NARI says research shows that caring for older people with dementia at home can be overwhelming at times and be very intensive, especially for carers with CALD backgrounds and require support and information that cuts across language barriers.
It is estimated that carers with CALD backgrounds experience 2.5 times as much distress than other carers.
The Social Gerontology team at NARI is hoping that their new project, the Drawing Out Care Study, will improve on the issues CALD carers are facing by making information more accessible in a language they understand.
Bianca Brijnath, Professor at NARI, says the new resources are building on the World Health Organisation's (WHO) iSupport Lite programme, which was adapted to the current community needs in Australia.
"With about 30 percent of older Australians being from a CALD background, increasingly from Asia, it is important to meet the needs of non-English speaking Australians with dementia and their carers," says Professor Brijnath.
"This will be a trial of completely digital resources, co-designed with the community. We will be working with CALD family carers, clinicians, service providers, and people living with dementia, as well as our partners Dementia Australia, the Federation of Ethnic Communities Council of Australia (FECCA), and the WHO, to adapt WHO resources for local audiences.
"The clinical and cost effectiveness of the intervention will then be evaluated in a trial with 194 Italian, Greek, Mandarin, Cantonese, Hindi, Tamil, Arabic, Vietnamese, and Spanish-speaking carers."
This program will be providing CALD families, carers, and people living with dementia with useful resources, including animations, digital fact sheets, and a multilingual chat bot, that will provide information whenever they need it to assist with living at home.
During the trial, researchers will be seeing if targeted, multi-language resources ease the pressure on carers, result in an improved mood and quality of life of carers, and boost the quality of life for the person living with dementia.
Professor Brijnath says, "We know CALD carers experience 2.5 times more psychological distress than other carers in our community.
"It’s not always an easy road and there are different challenges, including high expectations on family members to provide care, and on women to shoulder that load.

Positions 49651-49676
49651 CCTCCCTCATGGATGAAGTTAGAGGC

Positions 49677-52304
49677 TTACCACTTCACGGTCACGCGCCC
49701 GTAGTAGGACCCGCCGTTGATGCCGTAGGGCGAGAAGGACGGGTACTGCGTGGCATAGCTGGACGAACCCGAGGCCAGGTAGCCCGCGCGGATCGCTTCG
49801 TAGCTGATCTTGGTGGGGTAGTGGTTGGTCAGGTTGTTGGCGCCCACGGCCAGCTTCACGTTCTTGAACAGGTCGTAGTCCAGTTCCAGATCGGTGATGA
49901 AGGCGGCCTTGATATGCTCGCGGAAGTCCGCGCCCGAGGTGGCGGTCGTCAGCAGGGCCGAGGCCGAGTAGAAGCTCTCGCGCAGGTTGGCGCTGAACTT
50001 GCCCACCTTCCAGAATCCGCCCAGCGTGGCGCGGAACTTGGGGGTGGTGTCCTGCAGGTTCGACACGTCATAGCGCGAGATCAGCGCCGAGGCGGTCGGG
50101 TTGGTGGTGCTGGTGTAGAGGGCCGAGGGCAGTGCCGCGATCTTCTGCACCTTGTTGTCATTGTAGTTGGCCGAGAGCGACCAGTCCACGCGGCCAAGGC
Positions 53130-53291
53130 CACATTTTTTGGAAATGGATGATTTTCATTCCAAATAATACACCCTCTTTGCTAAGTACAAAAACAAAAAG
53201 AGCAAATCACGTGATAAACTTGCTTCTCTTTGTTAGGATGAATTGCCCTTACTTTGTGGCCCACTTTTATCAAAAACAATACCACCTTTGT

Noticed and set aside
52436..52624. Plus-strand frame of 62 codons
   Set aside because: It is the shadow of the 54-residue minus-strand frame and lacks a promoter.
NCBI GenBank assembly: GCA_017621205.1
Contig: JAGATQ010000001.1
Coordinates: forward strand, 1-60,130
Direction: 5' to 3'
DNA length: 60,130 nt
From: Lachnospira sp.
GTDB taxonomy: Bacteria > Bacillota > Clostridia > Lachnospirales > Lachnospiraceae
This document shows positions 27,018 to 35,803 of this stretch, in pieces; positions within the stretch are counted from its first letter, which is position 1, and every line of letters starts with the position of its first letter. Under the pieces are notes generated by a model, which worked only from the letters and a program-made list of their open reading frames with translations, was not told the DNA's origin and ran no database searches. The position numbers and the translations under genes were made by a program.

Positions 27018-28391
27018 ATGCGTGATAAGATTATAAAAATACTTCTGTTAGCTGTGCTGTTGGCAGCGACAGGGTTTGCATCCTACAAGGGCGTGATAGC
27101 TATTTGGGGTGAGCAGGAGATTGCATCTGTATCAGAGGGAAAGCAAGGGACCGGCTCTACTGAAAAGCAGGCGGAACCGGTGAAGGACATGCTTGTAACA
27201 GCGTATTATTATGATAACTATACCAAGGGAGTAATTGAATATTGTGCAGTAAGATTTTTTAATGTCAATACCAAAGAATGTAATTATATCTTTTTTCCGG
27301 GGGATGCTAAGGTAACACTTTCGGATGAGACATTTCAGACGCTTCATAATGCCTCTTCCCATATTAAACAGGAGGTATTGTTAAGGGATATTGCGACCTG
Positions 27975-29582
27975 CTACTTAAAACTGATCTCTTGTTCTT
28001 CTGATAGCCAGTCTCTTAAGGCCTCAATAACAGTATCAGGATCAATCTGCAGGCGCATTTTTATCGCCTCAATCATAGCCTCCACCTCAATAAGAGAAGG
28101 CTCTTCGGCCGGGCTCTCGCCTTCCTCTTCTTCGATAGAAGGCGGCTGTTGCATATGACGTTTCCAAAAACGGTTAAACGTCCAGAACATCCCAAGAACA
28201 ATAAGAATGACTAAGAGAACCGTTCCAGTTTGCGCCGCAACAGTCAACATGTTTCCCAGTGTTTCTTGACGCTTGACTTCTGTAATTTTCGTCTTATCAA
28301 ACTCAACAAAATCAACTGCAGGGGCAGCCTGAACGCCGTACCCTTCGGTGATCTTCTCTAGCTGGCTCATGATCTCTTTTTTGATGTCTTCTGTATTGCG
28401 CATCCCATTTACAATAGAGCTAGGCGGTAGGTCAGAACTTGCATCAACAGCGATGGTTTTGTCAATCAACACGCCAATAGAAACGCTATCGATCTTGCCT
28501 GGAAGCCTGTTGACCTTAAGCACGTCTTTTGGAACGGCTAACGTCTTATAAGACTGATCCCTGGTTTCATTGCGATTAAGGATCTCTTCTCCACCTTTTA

"This project will test resources that are simple and accessible, with a chat-bot helping users find exactly what they need. It will give carers support any time of the day or night, when they need it, in their language and in English."
This study is funded by the Federal Government's Medical Research Future Fund and aligns with the current Dementia, Ageing and Aged Care Mission, which is aiming to support family carers to provide quality, and culturally appropriate, care at home to people with dementia
The Government also wants to improve the quality of life for the person with dementia and make sure their carers are supported in this as well.
NARI believes the results of this study will be transferable to other countries with CALD carers who face similar challenges and the results can be delivered to up to 12 other Asia-Pacific nations, including India and China.
Professor Brijnath says that the project has really large potential and could impact millions of people in low, middle and high income countries across the world.
"We simply must get better at ensuring every carer has the support they need, when they need it, and NARI is excited to see this project get off the ground," says Professor Brijnath.
NARI will be working alongside project partners to develop this study, including Monash University, National Institute of Mental Health and Neurosciences, University College London, Flinders University, Dementia Australia, and Swinburne University of Technology.
This project will run for three years and is currently in its early stages. The first 12 months of the project will be about co-designing the resources with members of the community, with wider testing to follow.